We are pleased to announce a newly published article: "How to Communicate the Scientific Consensus on Climate Change: Plain Facts, Pie Charts or Metaphors?" by Sander van der Linden, Anthony Leiserowitz, Geoffrey Feinberg and Edward W. Maibach in the journal Climatic Change. The article is available for download here.Attitudes & Beliefs Knowledge / Climate Literacy Risk Communication
Attitudes & Beliefs
In our spring 2014 national survey, we asked Americans who are registered to vote how important 19 different issues will be to their vote in the 2014 Congressional election. Here we focus only on those who say an issue will be “very important” to their vote – the strongest possible response. Fewer than half of Americans say a candidate’s stance on energy independence (43%), protecting the environment (39%), developing clean energy sources (39%), or global warming (32%) will be “very important” to their vote.Attitudes & Beliefs Politics / Elections
A special report on the politics of global warming. Based on a nationally representative survey conducted in spring 2014, we analyze how Democrats, Republicans and Independents think about global warming, what policies they support or oppose, and the different types of political activism they are willing to engage in.Attitudes & Beliefs Citizen Behavior Consumer Behavior Policy Support Politics / Elections Risk Perceptions
Our latest survey from April 2014 finds that only one in three Americans thinks people in the U.S. are being harmed “right now” by global warming in the United States. Even as the impacts of global warming have increased over time, public worry has remained stable, and many Americans still perceive global warming as a relatively distant threat.Attitudes & Beliefs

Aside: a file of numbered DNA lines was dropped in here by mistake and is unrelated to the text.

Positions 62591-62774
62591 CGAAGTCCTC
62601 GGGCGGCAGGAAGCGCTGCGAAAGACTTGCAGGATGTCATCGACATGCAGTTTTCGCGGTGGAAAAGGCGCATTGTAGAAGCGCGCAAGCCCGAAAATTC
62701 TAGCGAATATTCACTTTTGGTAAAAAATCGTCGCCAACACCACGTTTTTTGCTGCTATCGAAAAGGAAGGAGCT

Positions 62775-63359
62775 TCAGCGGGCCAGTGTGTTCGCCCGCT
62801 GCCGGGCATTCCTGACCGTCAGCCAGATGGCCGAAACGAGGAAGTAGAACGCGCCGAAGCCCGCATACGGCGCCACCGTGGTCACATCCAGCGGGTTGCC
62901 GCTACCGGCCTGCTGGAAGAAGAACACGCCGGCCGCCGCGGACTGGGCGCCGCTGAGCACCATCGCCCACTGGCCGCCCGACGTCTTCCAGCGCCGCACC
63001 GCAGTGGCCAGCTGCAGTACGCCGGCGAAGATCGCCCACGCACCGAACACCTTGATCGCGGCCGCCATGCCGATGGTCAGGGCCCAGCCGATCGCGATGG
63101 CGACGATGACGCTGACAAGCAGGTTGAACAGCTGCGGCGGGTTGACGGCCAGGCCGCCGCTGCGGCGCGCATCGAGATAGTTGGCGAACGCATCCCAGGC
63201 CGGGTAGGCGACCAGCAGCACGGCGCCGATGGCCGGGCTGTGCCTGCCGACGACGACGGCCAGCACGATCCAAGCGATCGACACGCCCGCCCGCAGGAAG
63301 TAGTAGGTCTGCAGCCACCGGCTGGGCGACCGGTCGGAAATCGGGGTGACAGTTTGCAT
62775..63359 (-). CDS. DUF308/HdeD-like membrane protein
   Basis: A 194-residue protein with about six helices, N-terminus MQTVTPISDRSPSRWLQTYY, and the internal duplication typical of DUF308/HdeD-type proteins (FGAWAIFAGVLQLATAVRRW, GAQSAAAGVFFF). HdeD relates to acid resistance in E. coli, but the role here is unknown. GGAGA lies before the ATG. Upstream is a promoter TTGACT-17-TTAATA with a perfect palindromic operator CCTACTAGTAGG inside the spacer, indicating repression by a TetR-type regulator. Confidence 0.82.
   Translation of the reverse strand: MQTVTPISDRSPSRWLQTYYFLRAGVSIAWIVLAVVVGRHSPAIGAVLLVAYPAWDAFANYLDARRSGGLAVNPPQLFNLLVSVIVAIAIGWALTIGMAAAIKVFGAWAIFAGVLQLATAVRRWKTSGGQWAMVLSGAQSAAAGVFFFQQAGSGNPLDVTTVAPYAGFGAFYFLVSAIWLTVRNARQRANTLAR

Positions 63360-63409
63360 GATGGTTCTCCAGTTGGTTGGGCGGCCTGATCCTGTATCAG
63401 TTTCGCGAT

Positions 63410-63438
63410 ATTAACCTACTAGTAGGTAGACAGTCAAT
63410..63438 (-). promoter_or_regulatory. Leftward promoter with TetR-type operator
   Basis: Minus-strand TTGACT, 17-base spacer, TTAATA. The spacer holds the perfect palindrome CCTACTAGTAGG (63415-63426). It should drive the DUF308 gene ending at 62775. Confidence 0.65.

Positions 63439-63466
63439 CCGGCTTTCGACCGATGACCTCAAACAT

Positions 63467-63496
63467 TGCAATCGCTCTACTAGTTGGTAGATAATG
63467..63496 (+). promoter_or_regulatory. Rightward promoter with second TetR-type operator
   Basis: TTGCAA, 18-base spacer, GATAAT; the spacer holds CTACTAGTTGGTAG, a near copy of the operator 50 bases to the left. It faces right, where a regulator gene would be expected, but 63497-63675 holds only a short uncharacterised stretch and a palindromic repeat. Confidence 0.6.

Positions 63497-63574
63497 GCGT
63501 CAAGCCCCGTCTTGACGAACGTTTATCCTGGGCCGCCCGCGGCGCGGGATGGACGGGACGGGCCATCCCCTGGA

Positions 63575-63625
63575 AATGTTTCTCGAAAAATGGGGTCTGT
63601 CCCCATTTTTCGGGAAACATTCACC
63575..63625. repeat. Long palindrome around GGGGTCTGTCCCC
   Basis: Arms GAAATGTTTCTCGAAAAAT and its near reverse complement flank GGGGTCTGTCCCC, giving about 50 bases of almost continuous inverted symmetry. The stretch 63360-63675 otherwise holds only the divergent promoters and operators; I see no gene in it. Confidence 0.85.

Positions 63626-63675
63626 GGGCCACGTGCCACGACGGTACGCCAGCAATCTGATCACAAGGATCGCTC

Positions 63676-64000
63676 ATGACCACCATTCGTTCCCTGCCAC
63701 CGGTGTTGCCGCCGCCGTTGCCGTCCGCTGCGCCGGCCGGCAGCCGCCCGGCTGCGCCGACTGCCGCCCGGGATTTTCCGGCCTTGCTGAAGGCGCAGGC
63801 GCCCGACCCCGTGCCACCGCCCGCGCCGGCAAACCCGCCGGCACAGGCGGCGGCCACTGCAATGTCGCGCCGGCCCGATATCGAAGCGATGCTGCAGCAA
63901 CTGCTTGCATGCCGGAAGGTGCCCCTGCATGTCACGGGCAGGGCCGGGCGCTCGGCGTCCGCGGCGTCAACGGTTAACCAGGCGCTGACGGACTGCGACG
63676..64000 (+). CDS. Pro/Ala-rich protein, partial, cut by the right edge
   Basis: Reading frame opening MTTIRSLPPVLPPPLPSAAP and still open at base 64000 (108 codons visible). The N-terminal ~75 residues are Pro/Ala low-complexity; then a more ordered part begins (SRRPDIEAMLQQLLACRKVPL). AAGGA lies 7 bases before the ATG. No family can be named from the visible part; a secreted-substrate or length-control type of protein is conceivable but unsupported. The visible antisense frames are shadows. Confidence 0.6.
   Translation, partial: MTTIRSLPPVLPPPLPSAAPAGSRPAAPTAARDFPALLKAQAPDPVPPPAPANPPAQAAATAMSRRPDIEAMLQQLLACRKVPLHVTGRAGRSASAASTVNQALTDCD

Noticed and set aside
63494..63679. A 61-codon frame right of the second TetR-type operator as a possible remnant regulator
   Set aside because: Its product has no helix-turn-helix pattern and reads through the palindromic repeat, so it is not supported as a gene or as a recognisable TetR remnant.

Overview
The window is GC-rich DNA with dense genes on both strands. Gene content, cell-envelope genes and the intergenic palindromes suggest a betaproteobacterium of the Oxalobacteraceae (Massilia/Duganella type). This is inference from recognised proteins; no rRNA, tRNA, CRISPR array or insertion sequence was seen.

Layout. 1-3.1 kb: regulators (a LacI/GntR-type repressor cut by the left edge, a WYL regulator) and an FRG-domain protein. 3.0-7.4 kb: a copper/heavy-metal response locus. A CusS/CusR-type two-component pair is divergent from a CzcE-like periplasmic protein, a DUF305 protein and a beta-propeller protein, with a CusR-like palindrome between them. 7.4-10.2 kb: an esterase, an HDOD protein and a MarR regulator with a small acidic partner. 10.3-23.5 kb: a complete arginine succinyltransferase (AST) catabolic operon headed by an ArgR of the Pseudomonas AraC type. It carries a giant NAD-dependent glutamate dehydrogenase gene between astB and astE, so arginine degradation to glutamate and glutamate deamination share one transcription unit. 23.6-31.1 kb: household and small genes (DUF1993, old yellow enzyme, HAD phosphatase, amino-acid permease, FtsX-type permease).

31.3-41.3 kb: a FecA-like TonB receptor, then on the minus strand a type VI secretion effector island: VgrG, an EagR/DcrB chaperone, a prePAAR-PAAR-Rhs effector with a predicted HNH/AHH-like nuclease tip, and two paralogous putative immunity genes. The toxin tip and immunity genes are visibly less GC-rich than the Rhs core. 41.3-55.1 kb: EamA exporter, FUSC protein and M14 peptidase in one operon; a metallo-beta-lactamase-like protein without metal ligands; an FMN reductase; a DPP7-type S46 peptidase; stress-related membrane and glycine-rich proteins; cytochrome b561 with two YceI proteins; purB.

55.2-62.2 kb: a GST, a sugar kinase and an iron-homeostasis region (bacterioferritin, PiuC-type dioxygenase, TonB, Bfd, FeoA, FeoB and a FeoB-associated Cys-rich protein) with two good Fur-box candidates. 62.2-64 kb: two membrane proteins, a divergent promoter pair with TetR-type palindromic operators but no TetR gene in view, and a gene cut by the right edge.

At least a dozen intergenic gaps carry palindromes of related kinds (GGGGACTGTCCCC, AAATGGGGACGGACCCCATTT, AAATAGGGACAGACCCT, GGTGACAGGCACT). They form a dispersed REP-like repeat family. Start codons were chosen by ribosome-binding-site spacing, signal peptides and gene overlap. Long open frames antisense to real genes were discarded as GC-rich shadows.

In our latest survey conducted in April 2014 we found that the public misunderstanding of the degree of scientific consensus about human-caused climate change persists. Only about half the American public believes that climate change, if it is happening, is mostly human caused.Attitudes & Beliefs
Americans Appear More Certain That Global Warming Is Happening.
Our most recent survey, conducted in April, 2014, finds that by more than a three-to-one margin, more Americans think global warming is happening than think it is not. Currently, 64% of Americans think global is happening, a number that has been relatively stable over the past three years.Attitudes & Beliefs
A nationally representative survey finds that the terms “global warming” and “climate change” often mean different things to Americans—and activate different sets of beliefs, feelings, and behaviors, as well as different degrees of urgency about the need to respond.Attitudes & Beliefs Citizen Behavior Emotion / Affect / Imagery Knowledge / Climate Literacy Policy Support Risk Perceptions
Global Warming's Six Americas have very different ideas about how the climate system works:
Attitudes & Beliefs Knowledge / Climate Literacy Risk Perceptions Six Americas Vulnerability & Resilience
On Friday May 9, 2014, YPCCC Director Anthony Leiserowitz was a guest on NPR's Science Friday, in the week of the release of the 2014 U.S. National Climate Assessment, to discuss Americans' responses to climate change. Other guests were Bill Nye (the Science Guy) and Sheril Kirshenbaum, Director of the Energy Poll at the University of Texas. Listen to the segment here.
Following up on her Sunday op-ed, CNN's Carol Costello sat down with YPCCC Director, Dr. Anthony Leiserowitz today to discuss why Americans continue to contend that climate change isn't happening.
Attitudes & Beliefs Knowledge / Climate Literacy Media Risk Perceptions